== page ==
Sole-searching: Theresa May has launched an enquiry into child abuse allegations. Photo: Getty
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A very British “cover-up”, the truth about the Isis crisis and the Tour de France in Essex

Peter Wilby’s First Thoughts column.

Many institutions – the Catholic Church, elite fee-paying schools, the BBC, children’s homes – have covered up instances of sexual abuse among their own. So it is hardly surprising that Westminster and Whitehall are now accused of doing just that. It’s hard to shop people you’ve worked with most of your life and all the more so when you believe, as most priests, schoolteachers, BBC employees, politicians and civil servants do, that they need to maintain collective moral authority.

“Cover-up” isn’t quite the right term. It’s a matter of casually brushing things under the carpet – or more precisely shoving them to the back of the filing cabinet – and trusting to the old British practices of secrecy, discretion, quiet words here and there and believing that chaps who went to the right school wouldn’t do anything truly wicked. That was how Soviet spies such as Philby, Burgess, Maclean and Blunt got away with it and so, it now seems, did child abusers in high positions.

 

No slice for Pie

Nowadays, the mere mention of paedophiles, even if they’re mostly dead, causes everyone to lose their head. As Theresa May announced what the Guardian called “a soul-searching national inquiry” into how public authorities handled child abuse allegations, the Home Office released a report on media claims that it provided direct funding to the Paedophile Information Exchange (Pie) in the 1970s. We learn that its voluntary services unit gave £65,750 over five years to the Albany Trust, a charity for sexual minorities, which reportedly held a series of “meetings” with Pie in 1975 and, in 1970, arranged the translation of a Dutch report on lowering the age of homosexual consent to 16. The same Home Office unit (through another charity, the Princedale Trust) gave £410,000 over ten years to Release, the drug users’ charity, whose address was also used by Pie for correspondence. Incredibly, civil servants spent three months investigating this non-story.

 

Simple twist of caliphate

Sir Richard Dearlove, the ex-head of MI6, now Master of Pembroke College, Cambridge, says that members of Isis are “misguided young men, rather pathetic figures”, who present little threat to Britain.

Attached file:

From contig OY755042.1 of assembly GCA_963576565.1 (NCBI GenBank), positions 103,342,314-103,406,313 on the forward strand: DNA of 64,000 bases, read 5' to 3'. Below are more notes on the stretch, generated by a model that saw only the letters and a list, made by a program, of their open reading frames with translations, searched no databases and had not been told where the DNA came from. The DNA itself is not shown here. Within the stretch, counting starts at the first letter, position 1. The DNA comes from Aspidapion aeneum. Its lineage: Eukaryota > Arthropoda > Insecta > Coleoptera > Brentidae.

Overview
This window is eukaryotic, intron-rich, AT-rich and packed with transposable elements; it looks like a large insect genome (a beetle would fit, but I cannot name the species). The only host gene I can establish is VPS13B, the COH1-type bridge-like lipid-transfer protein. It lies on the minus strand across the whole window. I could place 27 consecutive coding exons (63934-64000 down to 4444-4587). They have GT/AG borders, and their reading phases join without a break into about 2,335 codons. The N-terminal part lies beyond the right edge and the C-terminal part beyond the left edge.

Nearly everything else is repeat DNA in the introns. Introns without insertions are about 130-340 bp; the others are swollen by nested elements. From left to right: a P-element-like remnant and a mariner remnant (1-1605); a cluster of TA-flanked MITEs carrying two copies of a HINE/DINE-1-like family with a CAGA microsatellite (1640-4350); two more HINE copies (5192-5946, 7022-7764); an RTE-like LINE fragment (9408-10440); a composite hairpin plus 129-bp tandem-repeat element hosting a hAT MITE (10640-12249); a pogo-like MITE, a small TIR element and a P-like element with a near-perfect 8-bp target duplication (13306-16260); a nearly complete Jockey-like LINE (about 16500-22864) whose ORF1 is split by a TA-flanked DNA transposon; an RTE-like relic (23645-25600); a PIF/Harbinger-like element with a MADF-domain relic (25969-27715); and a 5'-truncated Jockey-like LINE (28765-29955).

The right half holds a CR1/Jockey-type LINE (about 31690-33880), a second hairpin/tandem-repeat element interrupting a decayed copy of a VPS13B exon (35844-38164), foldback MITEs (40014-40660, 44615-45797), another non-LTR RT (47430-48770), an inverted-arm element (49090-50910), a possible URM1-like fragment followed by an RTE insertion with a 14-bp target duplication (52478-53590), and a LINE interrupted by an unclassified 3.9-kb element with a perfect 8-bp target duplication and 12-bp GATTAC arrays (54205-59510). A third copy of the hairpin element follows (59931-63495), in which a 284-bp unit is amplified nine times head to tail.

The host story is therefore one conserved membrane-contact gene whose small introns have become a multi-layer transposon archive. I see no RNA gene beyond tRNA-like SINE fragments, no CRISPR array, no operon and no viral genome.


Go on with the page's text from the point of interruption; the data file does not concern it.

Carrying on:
This is a refreshing change from the credulous consensus that has emerged after Isis leader Abu Bakr al-Baghdadi claimed he was the new caliph. If you believed most politicians and journalists, you’d think the caliphate was already a done job. In reality, Isis has an awful lot of Shias and rival Sunni factions to win over – or, more likely, behead – before one is established in the Middle East, never mind Europe.

The last widely acknowledged caliphate was the Ottoman empire, where in 1914 the sultan-caliph declared jihad against western imperialism (that is, the British and French) and rumours later spread that the German kaiser had converted to Islam. It didn’t end well. Empire and caliphate collapsed during the war and were succeeded by a determinedly secular Turkish state.

 

Two wheels good

To Epping in Essex to see the Tour de France on its way to the Olympic Park and the Mall in London. A friend observed that it is one of the few great sporting events free to watch. Given that you see the cyclists for no more than about 30 seconds, it would be poor value if it charged. Moreover, long before anyone on a bicycle appears, you endure about 20 minutes of marketing – cars, vans and floats tear past, all blaring horns and throwing free samples – for just about every brand you’ve ever heard of.

Even the police seemed to be in on the act, riding motorbikes in advance of the race, waving as though they were conquering heroes and, in one case, slapping the hands of spectators lining the route.

The Tour de France was never just a cycle race. It started in 1903 as a promotion for a French sports newspaper that, since the paper’s circulation rose from 25,000 to 854,000 in 30 years, probably counts as the most successful sponsorship in history.

 

Call me Peter

Npower, which is reported to have the worst customer relations of any energy company, sent me an “annual summary”, saying that I was more than £1,200 in credit. I rang and asked if I could have the money back. No, I was told, the credit existed only because I hadn’t been sent a bill for six months. The next day, the company emailed me: “Thank you for contacting us . . . We’ll change the name on your account to PETER.” That must be its solution to the customer relations problem: to put us all on Christian-name terms.